3. RFWAVELENGTH says:

    I found myself in the same situation once. A nurse practitioner, during the course of a routine checkup, asked me whether I owned firearms, what kinds I owned, how they were stored, used, etc. I told her, politely but firmly, that I don’t discuss such matters. She persisted; once again, I told that it is not discussed, period, end of conversation. This is the standard U.S. Secret Service response to media questions about the weapons and security measures that they use to protect the President and other VIPs. Works for the U.S.S.S, works for me.

    • Gail says:

      Good answer, I think I’ll borrow it. I think what happens in some cases is that in facilities that use electronic medical records they have to supply an answer to that specific question before they can proceed. I have been involved with setting up the software for Nurses to use in and you can make the fields mandatory if you want to. The staff member cannot override that option so they have to put something in that field.

      • RFWAVELENGTH says:

        Ah, yes, mandatory fields to fill. Not a problem. “None of your damned business” should fill that field quite adequately. (LOL!)

  4. Miguel says:

    Still one of the greatest advices ever posted for doctors and with form attached:
    http://www.seizeliberty.com/Documents/Firearms%20Malpractice%20Form.pdf

  5. MR says:

    I ask some of my patients about guns. Gun owners tend to prefer that I address their concerns with logic and providing choices. Non gun owners tend to prefer I address their “feelings”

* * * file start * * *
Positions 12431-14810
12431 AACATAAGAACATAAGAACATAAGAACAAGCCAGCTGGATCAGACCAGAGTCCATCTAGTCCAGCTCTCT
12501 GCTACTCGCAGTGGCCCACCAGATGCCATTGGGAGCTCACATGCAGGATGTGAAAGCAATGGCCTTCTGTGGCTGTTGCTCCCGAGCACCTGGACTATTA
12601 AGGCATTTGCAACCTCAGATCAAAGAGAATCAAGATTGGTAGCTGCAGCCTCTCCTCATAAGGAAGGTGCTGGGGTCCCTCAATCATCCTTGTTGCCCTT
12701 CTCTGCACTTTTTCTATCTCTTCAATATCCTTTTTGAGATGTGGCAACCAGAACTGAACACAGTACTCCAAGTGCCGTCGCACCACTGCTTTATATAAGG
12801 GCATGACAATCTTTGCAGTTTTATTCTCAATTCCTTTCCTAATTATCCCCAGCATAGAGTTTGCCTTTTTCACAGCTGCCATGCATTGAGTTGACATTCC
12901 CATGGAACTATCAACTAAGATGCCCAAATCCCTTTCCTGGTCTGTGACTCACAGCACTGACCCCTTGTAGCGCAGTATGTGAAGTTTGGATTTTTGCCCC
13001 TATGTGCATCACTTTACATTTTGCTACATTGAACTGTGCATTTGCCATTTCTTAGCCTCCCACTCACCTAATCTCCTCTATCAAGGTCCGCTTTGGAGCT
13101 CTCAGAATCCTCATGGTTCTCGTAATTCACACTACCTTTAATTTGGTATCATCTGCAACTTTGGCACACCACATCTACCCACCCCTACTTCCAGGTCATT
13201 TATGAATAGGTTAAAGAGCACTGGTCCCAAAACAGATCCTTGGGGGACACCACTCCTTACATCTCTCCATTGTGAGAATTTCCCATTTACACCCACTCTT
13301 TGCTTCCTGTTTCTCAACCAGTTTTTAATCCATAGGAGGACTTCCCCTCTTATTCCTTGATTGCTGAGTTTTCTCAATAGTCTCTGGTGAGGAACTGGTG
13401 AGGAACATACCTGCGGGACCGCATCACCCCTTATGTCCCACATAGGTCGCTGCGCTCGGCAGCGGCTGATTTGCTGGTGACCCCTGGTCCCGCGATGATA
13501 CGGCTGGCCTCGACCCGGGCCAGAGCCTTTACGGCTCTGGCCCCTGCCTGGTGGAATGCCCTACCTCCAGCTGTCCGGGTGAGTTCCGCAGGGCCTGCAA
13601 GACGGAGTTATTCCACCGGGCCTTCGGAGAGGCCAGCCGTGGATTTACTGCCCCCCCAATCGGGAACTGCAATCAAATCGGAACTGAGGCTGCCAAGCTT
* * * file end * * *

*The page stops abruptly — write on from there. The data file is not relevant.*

and make decisions for them. The answer to the question helps me tailor my approach to their care.

    • Tyler Cruse says:

      What an interesting reply. Almost like the gun discussions, Maybe the pro-gun side needs a “messaging document” like the MAIG document for the anti-gun groups.

  6. Pingback: How Deadly are Firearms.

  7. Tyler Cruse says:

    There are times when the doctor should such questions, namely when you have problems that may be related (e.g. High levels of lead in blood, hearing loss, wrist damage, …). I do however have big problems with doctors being forced to share such information with IRS or ATF. Medical privacy is necessary if we expect people to be treated for “out of favor” problems. The entire Bill of Rights needs to be protected from minor infringements that can be accepted as OK.

  8. this post says:

    Hello everyone, it’s my first pay a visit at this website, and
    post is really fruitful in favor of me,keep up posting such content.

    My web blog … this post

  9. Glenn says: